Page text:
With Sandar Teepen forsaking his oboe for the cor anglais, the Anemos Arts Ensemble gave a finely felt performance of James MacMillan’s Untold. Scottish-born flautist Angela Schneidt next played solo in three of Richard Rodney Bennett’s Songs for the Instruction of Singing Birds. Using the full range of the flute, including flutter tonguing, these pieces put character into the birdsong and enthralled the audience.

Back as a quintet for the final two pieces they gave wonderfully easeful tunes and colour in Elgar’s Chanson de matin and fine and distinctive playing to Debussy’s Petite Suite: a fine languorous sound to En Bateau, the piccolo and Lars Wachelder’s fine horn playing in the Menuet and a final Ballet of verve and excitement.

The splendour of wind sound in the acoustics of St. Ninian’s was such that the audience called back the players for an eagerly awaited encore: a joyous reading with fine colours of Zemlinsky’s Humoresque.

Heath Quartet - 17 January 2012

Heath Quartet

The members of the Heath Quartet were Perth Chamber Music’s guests on Tuesday evening in St. Ninian’s Cathedral, Perth. Quartets by Haydn, Janacek and Beethoven were given to the delight of the enthusiastic audience.

Haydn’s Op.33 No.1 is a dramatic quartet in the minor. The Heath Quartet plunged in with their intense tone catching the serious atmosphere. Called Scherzo the minuet second movement continued the drama of the piece with rigour. The Trio section was a total contrast: a lightly spun respite. The Andante showed leader Oliver Heath’s lyrical tone, as seconded by the others, in the radiance of this movement. Drama returned in the Presto with dazzling playing from all members of the Quartet.

The Heath Quartet plunged immediately into the more drastic emotions of Janacek’s Quartet No. 2 Intimate Letters with tremendous impact. Their approach to the second movement was more ecstatic and lyrical than some and contrasted well with the wild central part. Their emotional sensitivity was shown in the sad opening of the third movement leading to outburst and despairing recall. Beginning more conventionally happy the fourth became more anguished, then subsided to be broken by the two horrible scrubbing episodes and the final, manic return to the movement’s opening.

The Heath had poise and perfection in the classic quartet sounds of Beethoven’s Quartet in E flat Op. 74 Harp. The ‘harp’ pizzicato passages came over as an interesting extra colour and they showed a well differentiated dynamic range. Beethoven’s Adagio and their beautiful playing of it was the highpoint of the evening: warm textured and sensitively felt by all members of this fine ensemble. They tempered the vehemence with elegance in Beethoven’s Presto third movement, yet there was no mistaking the titanic forces at work. Their speed and ensemble in the Trio was breathtaking. The warm-hearted variations of the finale suited them well, finding great variety before the final furious fiddling of the end.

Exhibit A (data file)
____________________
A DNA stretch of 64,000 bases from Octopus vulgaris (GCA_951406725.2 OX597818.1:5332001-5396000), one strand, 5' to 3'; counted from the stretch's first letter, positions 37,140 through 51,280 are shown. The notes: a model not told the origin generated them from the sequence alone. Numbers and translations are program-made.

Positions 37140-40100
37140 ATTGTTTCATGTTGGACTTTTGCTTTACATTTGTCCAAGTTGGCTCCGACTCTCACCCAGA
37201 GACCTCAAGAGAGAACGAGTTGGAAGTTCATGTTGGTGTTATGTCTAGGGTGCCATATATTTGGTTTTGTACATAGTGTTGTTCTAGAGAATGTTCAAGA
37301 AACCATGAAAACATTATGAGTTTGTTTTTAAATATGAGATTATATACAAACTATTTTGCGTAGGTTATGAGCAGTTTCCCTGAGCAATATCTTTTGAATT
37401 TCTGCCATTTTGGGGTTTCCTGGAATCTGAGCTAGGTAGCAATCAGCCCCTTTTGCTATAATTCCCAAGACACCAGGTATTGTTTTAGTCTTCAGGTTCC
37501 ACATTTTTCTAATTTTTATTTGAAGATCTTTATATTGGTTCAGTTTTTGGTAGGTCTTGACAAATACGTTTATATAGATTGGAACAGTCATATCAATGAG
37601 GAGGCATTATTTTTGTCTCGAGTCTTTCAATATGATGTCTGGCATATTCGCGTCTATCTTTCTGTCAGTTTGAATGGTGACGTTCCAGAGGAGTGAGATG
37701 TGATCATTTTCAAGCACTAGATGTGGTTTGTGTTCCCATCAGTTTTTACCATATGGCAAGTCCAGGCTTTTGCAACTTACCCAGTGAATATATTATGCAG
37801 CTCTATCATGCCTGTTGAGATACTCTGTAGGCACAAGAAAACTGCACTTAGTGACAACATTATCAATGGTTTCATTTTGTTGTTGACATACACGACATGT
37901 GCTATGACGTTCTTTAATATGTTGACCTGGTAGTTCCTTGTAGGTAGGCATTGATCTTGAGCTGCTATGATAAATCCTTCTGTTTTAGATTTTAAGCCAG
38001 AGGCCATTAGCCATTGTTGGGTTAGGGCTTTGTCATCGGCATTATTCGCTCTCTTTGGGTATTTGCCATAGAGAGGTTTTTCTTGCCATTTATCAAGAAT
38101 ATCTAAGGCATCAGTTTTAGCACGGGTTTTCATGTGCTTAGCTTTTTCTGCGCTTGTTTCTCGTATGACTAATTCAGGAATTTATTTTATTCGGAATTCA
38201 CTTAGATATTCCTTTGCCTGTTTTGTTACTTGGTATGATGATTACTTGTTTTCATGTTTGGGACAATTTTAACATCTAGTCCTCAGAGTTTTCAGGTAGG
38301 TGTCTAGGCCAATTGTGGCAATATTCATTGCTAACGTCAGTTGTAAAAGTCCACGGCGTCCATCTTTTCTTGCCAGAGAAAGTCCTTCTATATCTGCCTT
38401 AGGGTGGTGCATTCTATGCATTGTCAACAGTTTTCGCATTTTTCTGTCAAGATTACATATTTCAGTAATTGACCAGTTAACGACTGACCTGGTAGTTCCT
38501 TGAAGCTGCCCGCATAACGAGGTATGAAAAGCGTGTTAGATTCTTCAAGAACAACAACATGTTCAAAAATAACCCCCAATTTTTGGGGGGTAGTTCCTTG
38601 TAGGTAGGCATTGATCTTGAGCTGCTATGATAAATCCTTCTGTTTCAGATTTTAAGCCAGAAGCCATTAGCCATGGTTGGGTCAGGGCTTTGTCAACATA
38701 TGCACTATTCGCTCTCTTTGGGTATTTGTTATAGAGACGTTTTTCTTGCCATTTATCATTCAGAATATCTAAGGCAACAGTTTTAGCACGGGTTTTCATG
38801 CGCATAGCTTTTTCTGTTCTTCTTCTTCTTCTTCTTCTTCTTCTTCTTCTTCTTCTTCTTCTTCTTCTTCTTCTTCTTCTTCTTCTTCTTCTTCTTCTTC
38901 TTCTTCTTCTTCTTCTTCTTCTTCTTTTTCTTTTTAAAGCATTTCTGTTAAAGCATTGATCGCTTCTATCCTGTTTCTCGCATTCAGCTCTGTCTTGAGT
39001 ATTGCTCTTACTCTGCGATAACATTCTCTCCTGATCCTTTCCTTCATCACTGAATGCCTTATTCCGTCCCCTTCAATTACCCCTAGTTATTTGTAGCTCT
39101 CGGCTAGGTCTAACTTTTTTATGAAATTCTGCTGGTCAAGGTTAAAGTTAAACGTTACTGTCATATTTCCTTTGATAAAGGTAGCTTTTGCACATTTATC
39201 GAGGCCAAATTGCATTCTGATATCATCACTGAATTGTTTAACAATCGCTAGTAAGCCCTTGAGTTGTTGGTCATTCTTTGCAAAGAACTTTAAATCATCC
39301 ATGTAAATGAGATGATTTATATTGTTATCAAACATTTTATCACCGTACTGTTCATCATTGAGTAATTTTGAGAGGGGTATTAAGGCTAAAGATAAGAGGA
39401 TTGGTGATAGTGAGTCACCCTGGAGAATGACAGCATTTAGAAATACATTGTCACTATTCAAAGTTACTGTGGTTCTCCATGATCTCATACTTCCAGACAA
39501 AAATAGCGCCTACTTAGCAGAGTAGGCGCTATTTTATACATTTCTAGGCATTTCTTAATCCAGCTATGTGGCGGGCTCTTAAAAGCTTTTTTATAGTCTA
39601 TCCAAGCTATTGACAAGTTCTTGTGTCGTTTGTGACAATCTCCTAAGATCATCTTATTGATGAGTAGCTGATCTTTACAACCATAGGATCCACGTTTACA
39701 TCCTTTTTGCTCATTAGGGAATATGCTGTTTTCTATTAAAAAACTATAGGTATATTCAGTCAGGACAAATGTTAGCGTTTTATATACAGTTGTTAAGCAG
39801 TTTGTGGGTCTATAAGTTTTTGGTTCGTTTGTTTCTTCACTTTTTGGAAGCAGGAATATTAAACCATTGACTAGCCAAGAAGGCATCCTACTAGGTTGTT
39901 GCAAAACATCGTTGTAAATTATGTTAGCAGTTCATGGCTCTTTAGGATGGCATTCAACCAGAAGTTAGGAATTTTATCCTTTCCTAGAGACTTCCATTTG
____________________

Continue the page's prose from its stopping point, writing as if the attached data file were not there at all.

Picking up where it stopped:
Different though equally perfect in style was the encore they offered to the applause of the appreciative audience: Mendelssohn’s Canzonetta from his Quartet in E flat Op. 12.

Clarion 3 - 6 December 2011

Clarion 3

The Perth Chamber Music concert on Tuesday evening was a total musical delight. The distinctive sound of the ensemble Clarion 3 caught the acoustic of Perth’s St Ninian’s Cathedral perfectly. Nor with such superb musicians as clarinetist Janet Hilton, bassoonist Laurence Perkins and pianist Sarah Beth Briggs could it have been otherwise.

They opened with a trio arrangement of the first movement of Beethoven’s Septet which was the liveliest, most friendly calling card. Next Sarah Beth Briggs played Three Character Pieces written by Britten at the age of 17, which she had premiered also at the age of 17. With the continental influence of his teacher Frank Bridge these ended with sparks in a virtuoso moto perpetuo.

The real discovery of the evening was William Hurlstone’s Trio in G minor of 1896. It showed mastery and purpose from the start with rewarding prominence for the wind in writing both accessible and charcterful. The second movement was a warm serenade. The Scherzo had Mendelssohnian fairies but naughtier, more impish. After a dark start the finale had a glorious tune, ending in a radiant coda.

The second half began with Janet Hilton in an affection filled performance of Poulenc’s Clarinet Sonata. She showed poignant feeling and joie de vivre. Laurence Perkins’ bassoon took centre stage in Elgar’s Romance with sustained, poised lyrical playing in this poetic piece and, as he himself said, simple and beautiful in four of Vaughan Williams Folksong Studies. Sarah Beth Briggs was the sensitive accompanist.

All three were together again for an exciting and diverting performance of Glinka’s Trio pathétique. It neither sounded Russian nor plumbed emotional depth, but was more of beautifully played and amusingly characterized vocal scena from Italian opera of around 1830 - including a mellifluous duet and an exciting bring-the-curtain-down cabaletta. This proved so popular that Clarion 3 returned with a Brahms Hungarian Dance to send the appreciative audience out light of heart into the icy rain of the evening.

Elias String Quartet - 8 November 2011

Elias String Quartet

From their very first notes the technical perfection of Perth Chamber Music’s guests for their second concert was apparent.

The Elias Quartet began Britten’s early three Divertimenti by impressing with their absolute precision in pinpoint rhythms.

They excelled further technically, playing always vividly at the service of the music. In the March cascades of notes passed seamlessly from one instrument to the other. Their Waltz showed immediacy of emotion, this time innocence, with winsome pizzicato. Their fearless confidence of execution showed in the moto perpetuo Burlesque, their accuracy evoking a feeling of wildness.